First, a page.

The Newton family from the first two Beethoven movies are on vacation in Europe, but do plan to join a Newton family reunion, and to make sure one of their family members definitely makes ... See full summary »
Eddie, a struggling animal trainer and single dad suddenly finds himself the personal wrangler for a large and lovable St. Bernard whose fabulous movie "audition" catapults the dog to ... See full summary »
Get ready to howl with laughter in this all-new family comedy starring America's favorite St. Bernard, the one and only Beethoven! After a doggone disaster of a movie shoot, the big-hearted... See full summary »
When his parents have to go out of town, Dennis stays with Mr. and Mrs. Wilson. The little menace is driving Mr. Wilson crazy, but Dennis is just trying to be helpful. Even to the thief who's arrived in town.
Beethoven becomes a father. But the puppies' owner wants to use them and the mother in her divorce bargaining. But the Newton kids steal the puppies. Will they be allowed to keep them? And will they be able to rescue the puppies' mother and re-unite her with her family?Written by
Derek Picken <email@example.com>
According to Rod Daniel, Chris Penn had a severe drug addiction during filming, and Bonnie Hunt was not fun to work with. See more »
The second time the paperboy throws the newspaper, it knocks over the hanging garden basket, dumping dirt on George. Very little dirt covers him subsequent shots he is completely covered in dirt. See more »
The following scenes were never shown in theaters, video, or DVD; only on television:
Ted removing his jacket to use it as a cover for the puppies he and Emily were placing in a cardboard box.
Ted and Emily are trapped in the apartment garage (where Regina and Floyd reside), so they try to open the garage door by stepping on a wire that opens it, but to no avail. However, Beethoven chews on the wire, which causes the garage to open.
After George Newton finds out about the puppies, the next scene shows him stapling fliers on each tree saying "Puppies for sale", while Emily secretly takes them off one-by-one, then attempts to potty-train them next to a hydrant, but it becomes very difficult for him.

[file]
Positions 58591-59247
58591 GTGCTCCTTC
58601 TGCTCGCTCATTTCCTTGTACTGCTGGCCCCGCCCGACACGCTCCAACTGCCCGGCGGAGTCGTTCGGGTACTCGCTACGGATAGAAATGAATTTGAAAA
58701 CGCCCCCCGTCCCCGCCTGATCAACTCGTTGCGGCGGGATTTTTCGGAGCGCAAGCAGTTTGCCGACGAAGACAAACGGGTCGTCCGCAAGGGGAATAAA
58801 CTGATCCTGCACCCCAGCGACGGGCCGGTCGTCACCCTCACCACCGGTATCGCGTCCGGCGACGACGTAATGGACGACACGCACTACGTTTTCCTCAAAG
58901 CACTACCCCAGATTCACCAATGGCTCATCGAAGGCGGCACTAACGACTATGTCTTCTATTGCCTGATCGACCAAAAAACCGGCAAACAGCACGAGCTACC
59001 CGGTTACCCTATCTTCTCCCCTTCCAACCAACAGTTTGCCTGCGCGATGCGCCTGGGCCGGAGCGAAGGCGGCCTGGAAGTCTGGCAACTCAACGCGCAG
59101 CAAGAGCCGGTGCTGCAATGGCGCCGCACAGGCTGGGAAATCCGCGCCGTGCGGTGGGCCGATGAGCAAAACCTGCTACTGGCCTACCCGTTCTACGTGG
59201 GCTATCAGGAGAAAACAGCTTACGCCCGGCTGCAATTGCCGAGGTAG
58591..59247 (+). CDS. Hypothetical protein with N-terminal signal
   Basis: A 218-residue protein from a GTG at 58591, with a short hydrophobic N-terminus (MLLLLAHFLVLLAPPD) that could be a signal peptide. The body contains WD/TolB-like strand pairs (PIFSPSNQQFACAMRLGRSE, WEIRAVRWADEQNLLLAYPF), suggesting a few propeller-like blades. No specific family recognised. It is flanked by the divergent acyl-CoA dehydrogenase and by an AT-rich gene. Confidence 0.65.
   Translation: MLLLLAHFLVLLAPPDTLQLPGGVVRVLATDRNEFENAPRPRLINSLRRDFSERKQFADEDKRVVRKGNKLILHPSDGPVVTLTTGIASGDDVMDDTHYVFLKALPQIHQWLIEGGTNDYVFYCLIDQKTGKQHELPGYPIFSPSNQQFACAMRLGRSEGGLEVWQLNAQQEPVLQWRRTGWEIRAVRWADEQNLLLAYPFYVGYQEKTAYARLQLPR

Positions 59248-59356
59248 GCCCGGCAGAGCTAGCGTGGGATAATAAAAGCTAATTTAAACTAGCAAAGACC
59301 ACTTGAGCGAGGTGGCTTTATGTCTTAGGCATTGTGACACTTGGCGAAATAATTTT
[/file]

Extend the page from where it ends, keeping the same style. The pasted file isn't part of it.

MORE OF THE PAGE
The Newtons were packing all of their belongings and gear into their car before leaving their house.
After the McDonald's scene, the Newtons are singing car songs.
During the stay at their lake house, Ted secretly picks out air fresheners from the local convenience store.
Emily telling her mom that she taught their puppy Tchaikovsky, but he doesn't really follow her at all afterwards.
At Taylor's party, it shows Beethoven struggling to get free from the support beam, with the glass bottles shown shaking frequently. Although the scene where the three party guys are shown pouring beer onto Beethoven is edited out (but not in the final cut of the film).
During The fair scene when George is eating the kids show up to take him to the eating contest with Beethoven,the scene originally ends with George saying "What kind of a contest is it where you just sit?" however there is an extended version which shows them walking away with Ted saying "C'mon Dad"
After George's nightmare sequence of a lot of puppies in his living room, the Newton family's commercial airs on their TV and they all begin to watch it. The difference here (compared to the final cut of the film) is that once the doorbell rang (after the commercial), Ryce stands up quickly from the couch and answers the door, instead of her shouting, "I'll get it!"
A little contrived and mediocre in places, but is an entertaining and watchable sequel
I really enjoyed the first Beethoven, while it had its flaws, it was cute and charming. This sequel has its contrivances and a little mediocre in places, but it is a decent sequel, definitely one of the more watchable ones in the franchise. The script is weak in places, and the plot is something you will have seen before. Plus the pacing is rather hectic, and the film could have been longer. That said it is beautifully filmed, with lovely cinematography and even better scenery. The music score I couldn't fault either, and the gags are interesting(the hamburger contest was a riot). The acting is decent, with Charles Grodin very entertaining as George and Bonnie Hunt luminous as Alice. As the villains of the pieces, Debi Mazar and Chris Penn also impress. But the real stars are the dogs, Beethoven is still his funny and adorable self, but he is almost upstaged by the beautiful and equally adorable Missy. Overall, has its problems, but as a sequel it is watchable, certainly better than the rating here(and I also think the first film is rated too low). 6/10 Bethany Cox
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